Hotel company boardrooms were more settled places in 2014 than the previous few years with only two changes in CEO occurring among the world’s 50 largest hotel groups. In fact, 4% was the lowest rate of turnover we have measured since tracking Hotel CEO turnover from 2004. Turnover had been climbing steadily since the 2009 depths of the world financial crisis. That year only three companies dared to change their CEO. This rose to five new appointments in 2010 and six in 2011. It appears that 2012 may have been the crunch year where companies began to see signs of financial improvement and sought to replace their survival mode CEO with new leadership to manage the business through a time of recovery and positive growth. That year saw eight CEO seats revolve and this trend continued, albeit at a slower rate, in 2013 with 10% CEO turnover. In 2014 however turnover curtailed sharply with only Wyndham (enter Geoffrey Ballotti) and Jin Jiang (hello Simon Zhang) making new appointments.
The AETHOS Hotel CEO Turnover study has been reviewing annual turnover in the sector since 2004. The study’s peer group is the world’s 50 largest hotel companies by number of rooms count as reported each year by HOTELS magazine. Companies range in size from IHG with 679,050 rooms to Okura with 23,686 rooms, some are publicly listed, others are private family owned businesses. 23% of the peer group is headquartered in Asia, 32% in Europe, and 45% in North America.
Click here for an overview of the CEOs at the Top 50 hotel companies.
The median tenure for the CEO of a large hotel group is seven-and-a-half years. Many were taken aback earlier this year by the departure of Frits van Paasschen from Starwood but, having not long passed his seven year anniversary, perhaps we should not have been surprised. Furthermore, tenure is typically shorter at public companies than at privately held corporations. Chief Executives who are approaching, or have recently passed, similar seven year milestones include Chris Nassetta at Hilton, Steve Joyce at Choice, James Murren at MGM – time will tell if their shareholders experience the seven year itch?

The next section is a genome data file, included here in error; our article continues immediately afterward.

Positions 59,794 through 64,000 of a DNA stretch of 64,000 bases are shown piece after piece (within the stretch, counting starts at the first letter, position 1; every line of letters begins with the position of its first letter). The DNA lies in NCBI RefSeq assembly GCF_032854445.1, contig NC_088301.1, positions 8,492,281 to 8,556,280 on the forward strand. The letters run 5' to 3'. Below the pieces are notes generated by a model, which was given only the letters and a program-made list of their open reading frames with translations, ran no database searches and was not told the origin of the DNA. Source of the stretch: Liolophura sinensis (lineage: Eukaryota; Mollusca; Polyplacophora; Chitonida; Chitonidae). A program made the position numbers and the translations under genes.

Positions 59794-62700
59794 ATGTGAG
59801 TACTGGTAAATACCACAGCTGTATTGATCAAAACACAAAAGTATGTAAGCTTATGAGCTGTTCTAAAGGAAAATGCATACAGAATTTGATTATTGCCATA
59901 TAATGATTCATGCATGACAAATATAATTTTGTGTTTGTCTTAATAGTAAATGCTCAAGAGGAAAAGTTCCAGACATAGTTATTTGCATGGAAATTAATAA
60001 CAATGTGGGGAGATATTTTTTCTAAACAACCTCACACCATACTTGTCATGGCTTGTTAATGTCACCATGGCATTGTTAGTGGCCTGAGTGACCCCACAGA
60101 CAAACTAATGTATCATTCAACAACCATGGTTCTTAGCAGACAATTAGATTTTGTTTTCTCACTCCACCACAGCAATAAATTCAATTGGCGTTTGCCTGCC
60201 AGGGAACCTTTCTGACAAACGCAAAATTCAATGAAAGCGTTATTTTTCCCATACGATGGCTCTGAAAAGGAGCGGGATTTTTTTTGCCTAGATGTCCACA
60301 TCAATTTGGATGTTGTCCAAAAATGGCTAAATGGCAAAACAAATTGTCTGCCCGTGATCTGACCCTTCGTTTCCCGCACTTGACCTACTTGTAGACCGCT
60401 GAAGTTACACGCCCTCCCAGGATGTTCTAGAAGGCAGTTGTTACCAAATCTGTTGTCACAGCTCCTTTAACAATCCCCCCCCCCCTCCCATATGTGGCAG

The hotel industry continues to largely promote and recruit its senior leadership from within its borders. Half of the world’s largest hotel groups are led by CEOs possessing previous hospitality sector experience. Among other sectors from which hotel companies are drawing talent, retail is gaining ground. The dynamics of retail (property, brand, and customer service) appear to be increasingly valued by the hotel sector, as recently demonstrated by Whitbread whose incoming CEO in 2016, Alison Brittain, comes with an extensive track record in retail banking in the UK with Lloyd’s.
Brittain’s arrival at Whitbread next year will also be viewed as a positive step by advocates of greater female presence at the helm of hotel companies. With Trudy Rautio having recently departed from Carlson however and been succeeded by David Berg, overall women still represent less than 10% of all CEOs in the study. The good news, however, is that the number of women occupying the corner office is higher than at any other time in the last eleven years.
CEOs are travelling more and more, In North America in particular, there is a clear trend of executives completing an international assignment during the course of their career in order to better equip them for the eventual challenges of running a global business. The world has become a smaller place and today’s hotel CEO needs to be as familiar with the market challenges of Hangzhou as of Houston.
In addition to encouraging their executives to spread their wings and experience other geographies, boards are also generally supportive of their CEOs holding a non-executive directorship on another company’s board. The exposure and insight into another business that the role of an independent director gives can provide a valuable learning opportunity and information exchange. This tends to be more commonplace among public companies than private corporations and over the past couple of years we have noticed a significant increase in external board seats being held by CEOs of Chinese companies
The average profile of a large hotel company CEO today is represented in the table below. No matter where you are in the world, the CEO is likely to be a man in his early fifties and degree educated. Region to region however there are subtle differences in the paths these individuals have trodden to the CEO office and how long they stay there once inside.
Click here for an overview of the typical CEO profile by region.
As we write mid-way through the year our prediction for the report on 2015 turnover is a slight uptick over 2014. With changes already announced in the first 6 months of this year at Starwood (forced), Carlson (retirement), Caesar’s (forced) and Whitbread (retirement) as well as increased M&A activity such as Jin Jiang’s acquisition of Groupe du Louvre and Fairmont Raffles rumoured to be on the market, we expect boards to be keeping CEO succession planning high on their agenda.